Two weeks ago, Gertha Joseph, 35, a resident of Marsh Harbour, Abaco, and her four-month-old son were faced with a life or death situation.
However, after surviving the horror of Hurricane Dorian, Joseph is now facing another difficult situation: what to do next?
“I don’t have a next step,” she told The Nassau Guardian yesterday.
“I’m just happy that I’m still here. I don’t have a next step. I don’t know where to go. I don’t know where to turn. I’m just here waiting just like everyone else, trying to figure out what to do.
“Nassau is overcrowded. It’s hard to look for an apartment because the apartments are so expensive. I don’t know if it’s because everyone from Freeport and Abaco [are] here. The prices of the apartment don’t even make sense.”
On September 1, a video of Joseph and her son went viral on social media.
She pleaded for her life in the video.
“Everyone, please pray for us,” Joseph cried desperately.
“[It’s] me and my baby. Everyone got safe in our apartment building, but we’re stuck right here.”
She was surrounded by dark, murky storm surge.
The scene was as grim as the rest of the island.
A neighbor had to rescue the mother and son.
However, despite the terrifying experience, Joseph still wants to return home.
“I miss home,” she said.
“There’s no place like home.”
Earlier this week, Prime Minister Dr. Hubert Minnis said the government is considering establishing tent cities on impacted islands for storm victims.
“Each unit would have two bedroom facilities and you have recreational facilities,” Minnis said.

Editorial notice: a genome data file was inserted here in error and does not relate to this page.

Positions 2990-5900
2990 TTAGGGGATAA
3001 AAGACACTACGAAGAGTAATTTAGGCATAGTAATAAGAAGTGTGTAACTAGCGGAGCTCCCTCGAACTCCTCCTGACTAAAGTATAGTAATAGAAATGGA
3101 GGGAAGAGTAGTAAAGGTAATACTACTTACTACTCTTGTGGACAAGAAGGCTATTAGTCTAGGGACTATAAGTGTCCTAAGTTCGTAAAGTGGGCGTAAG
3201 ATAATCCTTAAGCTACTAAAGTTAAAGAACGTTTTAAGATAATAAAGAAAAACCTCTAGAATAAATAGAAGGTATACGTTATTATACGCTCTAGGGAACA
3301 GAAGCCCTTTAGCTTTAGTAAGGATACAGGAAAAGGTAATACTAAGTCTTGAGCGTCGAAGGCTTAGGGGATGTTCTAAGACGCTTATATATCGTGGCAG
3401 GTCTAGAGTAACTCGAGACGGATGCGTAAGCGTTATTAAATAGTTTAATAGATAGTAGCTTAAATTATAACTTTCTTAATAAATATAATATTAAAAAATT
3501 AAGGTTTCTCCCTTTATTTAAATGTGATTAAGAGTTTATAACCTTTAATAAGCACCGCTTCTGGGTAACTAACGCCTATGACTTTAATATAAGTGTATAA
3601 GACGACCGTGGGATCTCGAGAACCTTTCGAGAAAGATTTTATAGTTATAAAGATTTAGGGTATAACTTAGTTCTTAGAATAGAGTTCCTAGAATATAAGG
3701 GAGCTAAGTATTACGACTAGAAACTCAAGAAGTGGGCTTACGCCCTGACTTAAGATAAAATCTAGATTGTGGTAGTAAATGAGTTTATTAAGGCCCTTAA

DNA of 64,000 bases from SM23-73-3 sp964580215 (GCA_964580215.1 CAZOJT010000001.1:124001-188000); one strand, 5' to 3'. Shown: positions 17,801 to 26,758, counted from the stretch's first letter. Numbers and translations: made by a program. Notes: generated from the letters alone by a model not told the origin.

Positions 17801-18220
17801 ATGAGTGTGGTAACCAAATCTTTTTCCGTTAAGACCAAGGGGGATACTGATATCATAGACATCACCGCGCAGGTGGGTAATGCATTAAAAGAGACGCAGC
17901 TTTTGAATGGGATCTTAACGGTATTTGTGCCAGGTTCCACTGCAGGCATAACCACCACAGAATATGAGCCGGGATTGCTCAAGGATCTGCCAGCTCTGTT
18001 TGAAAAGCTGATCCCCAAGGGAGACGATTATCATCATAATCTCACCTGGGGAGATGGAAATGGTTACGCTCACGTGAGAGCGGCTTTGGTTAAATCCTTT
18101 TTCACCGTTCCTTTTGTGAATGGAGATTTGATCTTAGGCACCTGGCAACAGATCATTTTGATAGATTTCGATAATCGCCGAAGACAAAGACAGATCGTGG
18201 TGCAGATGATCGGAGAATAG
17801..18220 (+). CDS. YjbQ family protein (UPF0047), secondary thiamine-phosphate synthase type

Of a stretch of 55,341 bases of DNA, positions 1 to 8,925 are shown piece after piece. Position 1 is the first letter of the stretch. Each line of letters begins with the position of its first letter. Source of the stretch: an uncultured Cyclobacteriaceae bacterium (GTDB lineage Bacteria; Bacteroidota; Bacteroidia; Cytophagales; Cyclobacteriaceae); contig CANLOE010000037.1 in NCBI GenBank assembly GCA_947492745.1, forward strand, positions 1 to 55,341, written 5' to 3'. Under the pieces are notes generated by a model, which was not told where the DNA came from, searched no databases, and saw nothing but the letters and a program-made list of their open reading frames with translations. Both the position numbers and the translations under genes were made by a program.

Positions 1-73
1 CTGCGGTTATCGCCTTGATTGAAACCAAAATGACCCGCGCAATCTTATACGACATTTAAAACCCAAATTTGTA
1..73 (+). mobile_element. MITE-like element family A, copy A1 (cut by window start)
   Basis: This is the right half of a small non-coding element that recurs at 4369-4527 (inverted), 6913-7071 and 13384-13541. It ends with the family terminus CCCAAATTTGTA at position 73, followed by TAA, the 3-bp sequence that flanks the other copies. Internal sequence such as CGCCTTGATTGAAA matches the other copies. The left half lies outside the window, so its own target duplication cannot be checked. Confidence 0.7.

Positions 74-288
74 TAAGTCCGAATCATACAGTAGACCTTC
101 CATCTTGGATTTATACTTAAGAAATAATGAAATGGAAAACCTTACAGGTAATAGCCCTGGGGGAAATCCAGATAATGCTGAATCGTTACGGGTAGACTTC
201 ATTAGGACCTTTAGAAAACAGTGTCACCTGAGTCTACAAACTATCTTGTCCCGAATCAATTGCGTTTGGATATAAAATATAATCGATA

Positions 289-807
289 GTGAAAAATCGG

“You have facilities for police and you have dining facilities and cafeteria facilities; so it’s really a city.”
But, Joseph questioned how that would work.
“I want my life to get back to normal,” she said.
“Okay, the government is saying they’re going to build these tents in Abaco, but for how long would people have to stay there? How long would we have to live like that?
“Would the government give us a chance to rebuild? What would be the process for you to start building your own home?
“Or would the government help us – those would’ve lost everything? What would be the next step for all us?”
Joseph left Abaco on September 12 via charter plane.
She said the process took long because “everyone was trying to leave the island”.
After arriving on New Providence, Joseph initially resided in a shelter for storm victims.
However, she left because it was “overcrowded [and] not comfortable”.
“When you have your stuff, people take your stuff because they don’t have it,” Joseph said.
She added, “Someone decided to help me out and they paid for a hotel for me for a couple of nights. “
Joseph said storm victims from both islands are doing their best to “try to survive” in the aftermath of Dorian.
Education: Goldsmith, University of London, MA in Race, Media and Social Justice